This article has been submitted by Mohammed Imran Khan for the CLATGyan Blog Post Writing Competition. If you think it’s a good read, ‘Like’ the article (the button is at the bottom of this piece) or post a comment using the ‘Comments’ section below.
The answer to such a simple query as the title could be a myriad of reasons for the discerning soul but for the rudderless one or rather a goalless soul, the answer could very well be a question: “Why not law?” Amidst the answering of a question with a question, the most important reasons for taking up the study of law are something that the greatest of the greats have done through the ages and that is, simply put, standing up for one’s rights and enforcing of duties.
The concept of law, as is understood in its present form and the pursuit of which the present generation is engaged in, traces its most basic and principal form to the very first question that God is supposed to have put to Satan on his refusal to bow before Adam; the question being a simple “Why?” Here’s God, the Omniscient One, enquiring from a disobeying Satan, not because God doesn’t know the answer but because God wants Satan to know that he will be heard before being judged, thereby complying with, perhaps, the first basic principle of law that reads “None should be condemned without being heard” or in Latin, “Audi alteram partem”.
All of civilized society owes its existence to a single three-letter word – LAW. Remove anything or everything else from this society like medical and educational facilities, construction activities etc., and there would certainly be difficulties and life would be fraught with danger. But a total collapse and annihilation of the society would result only if law and its enforcement were to be totally wiped out from the society. We would go back to being a society without the protection of law, where might would be right and in fact, become the very embodiment of how Aristotle had summed it up “At his best, man is the noblest of all animals; separated from law and justice, he is the worst.”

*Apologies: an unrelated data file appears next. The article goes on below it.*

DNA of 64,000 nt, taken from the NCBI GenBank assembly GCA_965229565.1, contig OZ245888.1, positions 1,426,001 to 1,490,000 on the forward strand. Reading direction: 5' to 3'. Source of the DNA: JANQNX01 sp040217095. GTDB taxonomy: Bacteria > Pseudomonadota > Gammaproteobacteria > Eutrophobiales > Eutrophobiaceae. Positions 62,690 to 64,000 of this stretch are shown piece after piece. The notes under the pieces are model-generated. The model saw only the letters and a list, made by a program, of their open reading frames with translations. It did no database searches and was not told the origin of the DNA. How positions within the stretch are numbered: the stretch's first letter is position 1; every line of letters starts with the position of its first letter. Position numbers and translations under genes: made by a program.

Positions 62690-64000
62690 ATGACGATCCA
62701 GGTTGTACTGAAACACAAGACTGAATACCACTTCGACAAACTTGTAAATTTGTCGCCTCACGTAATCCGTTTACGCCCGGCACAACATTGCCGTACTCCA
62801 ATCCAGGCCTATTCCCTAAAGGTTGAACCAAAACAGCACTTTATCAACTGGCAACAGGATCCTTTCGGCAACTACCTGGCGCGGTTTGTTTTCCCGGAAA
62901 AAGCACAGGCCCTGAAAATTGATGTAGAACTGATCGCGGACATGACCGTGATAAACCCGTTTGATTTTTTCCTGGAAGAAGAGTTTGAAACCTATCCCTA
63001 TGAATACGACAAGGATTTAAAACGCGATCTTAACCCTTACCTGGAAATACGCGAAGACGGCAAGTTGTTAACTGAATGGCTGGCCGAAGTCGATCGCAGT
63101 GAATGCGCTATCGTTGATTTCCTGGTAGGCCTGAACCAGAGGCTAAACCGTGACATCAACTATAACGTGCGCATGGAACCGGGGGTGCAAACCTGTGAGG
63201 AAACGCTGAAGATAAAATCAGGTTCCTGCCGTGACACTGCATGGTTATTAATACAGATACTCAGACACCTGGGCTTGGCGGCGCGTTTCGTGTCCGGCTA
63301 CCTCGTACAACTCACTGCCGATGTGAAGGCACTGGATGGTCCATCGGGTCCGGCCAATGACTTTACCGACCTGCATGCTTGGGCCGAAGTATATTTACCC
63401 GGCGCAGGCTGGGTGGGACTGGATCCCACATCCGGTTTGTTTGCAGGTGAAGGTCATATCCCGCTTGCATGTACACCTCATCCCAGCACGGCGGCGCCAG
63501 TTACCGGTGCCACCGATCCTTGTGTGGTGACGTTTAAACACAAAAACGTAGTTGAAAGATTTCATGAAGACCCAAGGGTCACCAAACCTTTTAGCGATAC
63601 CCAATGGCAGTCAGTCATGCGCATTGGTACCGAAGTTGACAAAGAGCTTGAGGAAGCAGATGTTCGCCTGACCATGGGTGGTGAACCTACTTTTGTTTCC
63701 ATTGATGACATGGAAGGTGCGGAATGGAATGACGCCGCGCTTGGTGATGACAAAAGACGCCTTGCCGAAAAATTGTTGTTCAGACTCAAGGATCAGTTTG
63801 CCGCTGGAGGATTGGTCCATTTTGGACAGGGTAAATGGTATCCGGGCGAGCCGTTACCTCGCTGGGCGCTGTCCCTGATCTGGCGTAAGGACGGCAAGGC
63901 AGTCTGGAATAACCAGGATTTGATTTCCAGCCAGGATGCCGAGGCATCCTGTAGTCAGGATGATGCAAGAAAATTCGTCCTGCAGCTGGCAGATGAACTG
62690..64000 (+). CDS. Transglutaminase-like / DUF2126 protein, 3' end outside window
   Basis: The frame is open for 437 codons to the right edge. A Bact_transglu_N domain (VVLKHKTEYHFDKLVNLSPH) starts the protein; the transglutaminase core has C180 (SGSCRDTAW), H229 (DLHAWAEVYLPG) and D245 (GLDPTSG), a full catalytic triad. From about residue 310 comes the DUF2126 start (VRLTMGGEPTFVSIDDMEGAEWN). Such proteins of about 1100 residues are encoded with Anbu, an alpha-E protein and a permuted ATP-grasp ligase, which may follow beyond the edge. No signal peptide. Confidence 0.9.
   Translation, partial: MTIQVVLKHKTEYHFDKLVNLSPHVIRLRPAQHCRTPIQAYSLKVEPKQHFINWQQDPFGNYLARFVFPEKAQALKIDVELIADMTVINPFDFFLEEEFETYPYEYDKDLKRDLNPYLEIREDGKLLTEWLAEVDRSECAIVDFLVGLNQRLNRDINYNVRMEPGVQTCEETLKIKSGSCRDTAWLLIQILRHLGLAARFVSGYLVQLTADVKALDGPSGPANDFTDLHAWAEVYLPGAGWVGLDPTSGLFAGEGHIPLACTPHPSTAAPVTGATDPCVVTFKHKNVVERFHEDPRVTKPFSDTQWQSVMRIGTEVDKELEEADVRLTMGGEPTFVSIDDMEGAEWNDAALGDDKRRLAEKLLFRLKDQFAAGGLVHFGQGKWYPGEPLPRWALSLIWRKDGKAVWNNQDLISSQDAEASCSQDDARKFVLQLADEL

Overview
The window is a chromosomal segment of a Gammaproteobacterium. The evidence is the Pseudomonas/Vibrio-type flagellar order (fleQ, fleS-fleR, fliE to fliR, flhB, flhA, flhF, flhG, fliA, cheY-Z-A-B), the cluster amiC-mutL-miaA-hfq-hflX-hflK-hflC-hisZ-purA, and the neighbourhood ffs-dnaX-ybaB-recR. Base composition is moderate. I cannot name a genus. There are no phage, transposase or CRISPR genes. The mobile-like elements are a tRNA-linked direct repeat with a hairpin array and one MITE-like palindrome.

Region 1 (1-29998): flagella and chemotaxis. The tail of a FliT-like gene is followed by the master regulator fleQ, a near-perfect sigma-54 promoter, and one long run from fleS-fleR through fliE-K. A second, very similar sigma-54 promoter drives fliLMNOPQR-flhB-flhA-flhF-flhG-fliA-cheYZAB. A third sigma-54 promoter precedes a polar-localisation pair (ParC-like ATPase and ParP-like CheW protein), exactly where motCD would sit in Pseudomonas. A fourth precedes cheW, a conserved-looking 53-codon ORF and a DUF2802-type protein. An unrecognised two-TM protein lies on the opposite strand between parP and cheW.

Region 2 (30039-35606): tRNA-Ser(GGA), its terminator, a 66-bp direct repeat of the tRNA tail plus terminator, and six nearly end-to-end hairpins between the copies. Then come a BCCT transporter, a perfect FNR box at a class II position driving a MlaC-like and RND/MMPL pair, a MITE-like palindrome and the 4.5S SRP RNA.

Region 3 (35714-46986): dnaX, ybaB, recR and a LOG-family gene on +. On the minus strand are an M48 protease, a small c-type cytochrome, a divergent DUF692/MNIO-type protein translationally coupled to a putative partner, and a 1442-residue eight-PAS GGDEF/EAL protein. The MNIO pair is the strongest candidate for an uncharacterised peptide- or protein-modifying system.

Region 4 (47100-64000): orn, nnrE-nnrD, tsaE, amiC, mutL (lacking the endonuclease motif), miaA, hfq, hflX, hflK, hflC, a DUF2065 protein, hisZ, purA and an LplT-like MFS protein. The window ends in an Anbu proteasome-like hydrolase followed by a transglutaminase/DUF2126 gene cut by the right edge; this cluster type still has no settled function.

The study of law or at least, the study of its most basic principles should be made a compulsory part and parcel of school education to make a child more responsible. Law is not only about knowing one’s rights but also realizing one’s duties. It is certainly important to know how plants make their food and what is the capital of Somalia (it’s Mogadishu) and how a seed germinates, but what is more important is to inculcate a sense of what one enjoys as rights in the true measure of freedom along with the duties that one has towards one’s country and fellow citizens.
The greats, starting with Mahatma Gandhi, the Father of the Nation and moving on to Nelson Mandela and various freedom fighters around the world, all with the background of education in law, did one of the simplest and perhaps, the most difficult of all things – they stood up for their rights. Coming to the people with phenomenal talent in the field of sports, acting, music or other fields of entertainment – they went on to change the face of the world by doing their duties and standing up for their rights and for this to happen, they first had to know what their rights and duties were. The study of law teaches oneself the concept of rights and duties and their enforcement and compliance in their primordial form. In the famous movie “The Devil’s Advocate”, the Devil comes down to the earth in human form as a lawyer and upon his young protégé questioning him as to why he (the Devil) chose to come in the avatar of a lawyer, the Devil gives a detailed explanation, that could be summed up as, “From the day you are born to the day you die and even thereafter, if there is one service that you require, it is the services of a lawyer.” Be it in your prosperity, grief, misery or any situation that life may throw at you, law and its practitioners will remain an integral part of your lives.
To conclude and answer “Why Law?” I will simply say, “Because law is not only a way of life but is life itself!”